Unstructured data tends to be human-generated and people-oriented content – such as emails, reports, spreadsheets, medical records, in addition to data created by the Internet of Things (IoT), social media, and mobile apps – that doesn’t slot neatly into database tables. With no format, structure, or repeatability, it is difficult to store, compile, and analyse, leaving many organisations to question if unstructured data really holds any value at all. Contributor Andy Richardson, CEO – Dynistics.
The fact is that every business has unstructured data lurking in its systems; analysts from Gartner have estimated that upward of 80 percent of enterprise data is unstructured. However, many organisations aren’t aware of the volume of unstructured data they actually possess, and because of this, many don’t fully understand how to unlock its value. While unstructured data has traditionally been regarded as of lesser amount than its more orderly relative, that’s starting to change. The volume of unstructured data is quickly rising – by as much as 800 percent in the coming years – and with this comes the increase in its value, too. But why is it only now that organisations are trying to unlock this and what’s the key to success?
Benefits of unlocking unstructured data
Whilst analysis of structured data may be able to tell you what’s happening, analysing unstructured data gives you the ‘why’. Yet despite the valuable opportunities it holds, unstructured information is currently not being used to its full potential. A survey from 451 Research last year revealed that, while 89 percent of IT managers said they’d made structured data initiatives a high priority for their organisations, only 43 percent said the same of unstructured data initiatives.
But to ignore unstructured data means missing out on potential business intelligence that can drive growth. Structured data holds revenue performance figures and operational metrics, yet unstructured data can show deeper insights such as customer feedback. Do customers love or hate a new product, for example, or what is known about new rival products and services? And, what about other stakeholder feedback? In the education sector, feedback from staff, parents and pupils is vital for schools and colleges to take stock of what they’re doing and the impact it’s having, which in turn can be communicated to the leadership team or Governors to influence change.
Preparing for the future
IDG Research predicts that by 2022, 93 percent of all digital data will be unstructured, which has serious implications not only for current and future data management but IT security too. Many organisations have little or no understanding of what is going on across their unstructured data yet, and without proper visibility into who does what and who accesses what, it’s almost impossible to keep sensitive data under control, which of course raises concerns relating to compliance with data protection and privacy laws such as the General Data Protection Regulation (GDPR).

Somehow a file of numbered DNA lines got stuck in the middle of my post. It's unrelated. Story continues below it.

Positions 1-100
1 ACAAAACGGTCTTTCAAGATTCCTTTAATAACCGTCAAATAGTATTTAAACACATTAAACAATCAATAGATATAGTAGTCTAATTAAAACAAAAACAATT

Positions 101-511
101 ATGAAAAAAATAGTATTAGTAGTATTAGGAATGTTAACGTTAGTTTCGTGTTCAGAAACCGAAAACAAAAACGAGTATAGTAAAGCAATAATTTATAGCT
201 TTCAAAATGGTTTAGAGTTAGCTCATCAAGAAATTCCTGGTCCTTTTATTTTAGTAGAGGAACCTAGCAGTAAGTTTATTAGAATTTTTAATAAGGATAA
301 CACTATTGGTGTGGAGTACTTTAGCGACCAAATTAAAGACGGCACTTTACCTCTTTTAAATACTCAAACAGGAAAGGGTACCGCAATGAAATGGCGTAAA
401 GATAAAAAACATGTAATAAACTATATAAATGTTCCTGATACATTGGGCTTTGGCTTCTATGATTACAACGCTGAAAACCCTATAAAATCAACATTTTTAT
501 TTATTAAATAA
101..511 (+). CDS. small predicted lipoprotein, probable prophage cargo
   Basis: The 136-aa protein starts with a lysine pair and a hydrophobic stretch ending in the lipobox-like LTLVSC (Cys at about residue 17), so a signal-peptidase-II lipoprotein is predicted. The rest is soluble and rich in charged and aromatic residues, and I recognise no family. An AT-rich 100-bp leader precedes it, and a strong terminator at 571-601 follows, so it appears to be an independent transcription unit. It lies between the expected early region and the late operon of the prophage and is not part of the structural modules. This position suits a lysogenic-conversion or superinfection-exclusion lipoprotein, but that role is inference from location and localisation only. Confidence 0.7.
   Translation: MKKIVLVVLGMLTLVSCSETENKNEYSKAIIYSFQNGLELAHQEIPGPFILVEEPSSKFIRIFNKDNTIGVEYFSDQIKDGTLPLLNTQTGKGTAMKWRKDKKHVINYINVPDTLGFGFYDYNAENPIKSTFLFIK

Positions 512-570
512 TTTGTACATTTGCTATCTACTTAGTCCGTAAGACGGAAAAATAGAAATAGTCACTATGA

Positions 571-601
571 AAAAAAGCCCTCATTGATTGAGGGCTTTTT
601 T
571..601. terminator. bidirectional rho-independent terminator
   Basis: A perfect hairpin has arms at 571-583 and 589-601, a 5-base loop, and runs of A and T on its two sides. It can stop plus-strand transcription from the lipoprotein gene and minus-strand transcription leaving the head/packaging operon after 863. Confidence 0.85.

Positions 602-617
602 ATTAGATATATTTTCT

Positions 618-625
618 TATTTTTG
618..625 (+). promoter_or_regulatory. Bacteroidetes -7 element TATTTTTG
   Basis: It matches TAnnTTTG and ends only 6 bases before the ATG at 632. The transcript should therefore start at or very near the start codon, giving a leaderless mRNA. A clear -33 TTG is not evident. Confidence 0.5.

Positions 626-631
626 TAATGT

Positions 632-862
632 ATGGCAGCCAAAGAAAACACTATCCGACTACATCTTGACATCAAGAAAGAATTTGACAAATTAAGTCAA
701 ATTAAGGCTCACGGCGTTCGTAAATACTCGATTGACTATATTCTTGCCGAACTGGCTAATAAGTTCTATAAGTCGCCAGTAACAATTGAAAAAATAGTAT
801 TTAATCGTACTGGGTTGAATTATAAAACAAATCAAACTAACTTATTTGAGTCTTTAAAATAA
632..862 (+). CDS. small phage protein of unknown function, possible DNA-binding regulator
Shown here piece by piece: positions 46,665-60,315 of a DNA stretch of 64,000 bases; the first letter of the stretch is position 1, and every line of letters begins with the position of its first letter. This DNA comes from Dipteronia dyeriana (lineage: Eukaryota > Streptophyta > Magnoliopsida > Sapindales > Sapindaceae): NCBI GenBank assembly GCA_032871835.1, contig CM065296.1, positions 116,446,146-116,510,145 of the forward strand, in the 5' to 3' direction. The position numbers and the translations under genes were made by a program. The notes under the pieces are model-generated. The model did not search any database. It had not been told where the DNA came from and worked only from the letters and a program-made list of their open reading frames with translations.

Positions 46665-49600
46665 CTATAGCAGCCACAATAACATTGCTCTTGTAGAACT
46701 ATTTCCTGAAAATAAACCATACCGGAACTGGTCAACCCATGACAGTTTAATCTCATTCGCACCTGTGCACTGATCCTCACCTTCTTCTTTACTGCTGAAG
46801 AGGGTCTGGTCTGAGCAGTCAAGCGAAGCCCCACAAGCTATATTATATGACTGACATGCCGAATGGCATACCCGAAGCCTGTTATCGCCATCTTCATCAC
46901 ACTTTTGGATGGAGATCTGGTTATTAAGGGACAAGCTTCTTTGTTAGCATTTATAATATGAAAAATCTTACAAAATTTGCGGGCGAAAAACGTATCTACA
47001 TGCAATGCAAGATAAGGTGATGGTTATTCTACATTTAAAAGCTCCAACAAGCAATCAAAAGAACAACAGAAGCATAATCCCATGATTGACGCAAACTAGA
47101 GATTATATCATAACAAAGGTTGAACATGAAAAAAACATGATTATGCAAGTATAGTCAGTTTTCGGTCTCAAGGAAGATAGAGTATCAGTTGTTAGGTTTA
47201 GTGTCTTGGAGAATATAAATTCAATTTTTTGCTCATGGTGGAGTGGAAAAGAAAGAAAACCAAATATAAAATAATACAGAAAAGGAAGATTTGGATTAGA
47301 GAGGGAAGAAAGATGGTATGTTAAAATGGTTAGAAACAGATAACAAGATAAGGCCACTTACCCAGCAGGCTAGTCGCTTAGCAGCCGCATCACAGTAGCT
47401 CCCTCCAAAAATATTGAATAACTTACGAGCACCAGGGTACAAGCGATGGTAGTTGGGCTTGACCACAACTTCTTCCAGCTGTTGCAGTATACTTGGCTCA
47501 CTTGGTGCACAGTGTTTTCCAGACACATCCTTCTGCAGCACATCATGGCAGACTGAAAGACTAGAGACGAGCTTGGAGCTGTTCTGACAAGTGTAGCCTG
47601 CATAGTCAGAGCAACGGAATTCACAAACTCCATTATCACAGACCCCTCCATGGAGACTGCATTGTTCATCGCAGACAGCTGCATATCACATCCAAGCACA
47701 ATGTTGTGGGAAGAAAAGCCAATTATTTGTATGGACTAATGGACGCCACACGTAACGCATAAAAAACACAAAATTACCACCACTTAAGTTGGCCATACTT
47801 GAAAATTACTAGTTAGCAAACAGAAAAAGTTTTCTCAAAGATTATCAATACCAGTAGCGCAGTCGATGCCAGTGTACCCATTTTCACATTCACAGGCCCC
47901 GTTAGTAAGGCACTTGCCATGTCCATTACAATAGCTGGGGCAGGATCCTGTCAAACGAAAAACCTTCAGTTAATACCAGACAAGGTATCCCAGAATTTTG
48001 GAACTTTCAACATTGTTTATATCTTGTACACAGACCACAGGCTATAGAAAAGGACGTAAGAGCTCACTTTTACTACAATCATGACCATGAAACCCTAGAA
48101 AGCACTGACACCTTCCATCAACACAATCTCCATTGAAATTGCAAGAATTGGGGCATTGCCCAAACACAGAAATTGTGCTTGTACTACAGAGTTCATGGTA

What’s more, because unstructured data is far more accessible and easier to share than structured data, it poses a significant risk in terms of vulnerability from cyber-attacks. With unstructured data spread across an organisation’s infrastructure and different devices in many different forms, it’s easy picking for hackers. So what’s the answer?
Enter data visualisation
One of the reasons that business intelligence tools are so popular is that they offer a consolidated, visual display of all of a company’s data. By integrating data from multiple sources – both structured and unstructured – visualisation allows organisations to get an understanding of the whole picture, effectively corralling unstructured data and turning it into something useful.
By taking large volumes of structured and unstructured data and turning it into easily digestible reports, organisations are able to gain insights that provide a true competitive advantage. The ability to support data from multiple sources and join or overlay the results enables organisations to see their structured data figures. It also empowers users to learn more about the unstructured data behind them by drilling down to a more detailed view, enabling them to both address issues and harness opportunities.
Combining structured and unstructured data means organisations can not only see, quickly and clearly, how various departments in a business are doing in real-time but also why this is happening and take any necessary corrective actions. What’s more, with remote working continuing to rise, having this kind of information easily accessible via desktop, laptop, mobile or tablet, means that users can view data whenever and wherever they choose. This enables a greater range of people throughout the organisation to make sense of unstructured data more easily, with the likelihood of uncovering more valuable insights.
It’s time for organisations to face facts; the pool of unstructured data is only going to get deeper. Without visualisation, they run the risks of drowning in information, failing to keep up with competitors, and putting themselves at risk of both compliance and security breaches.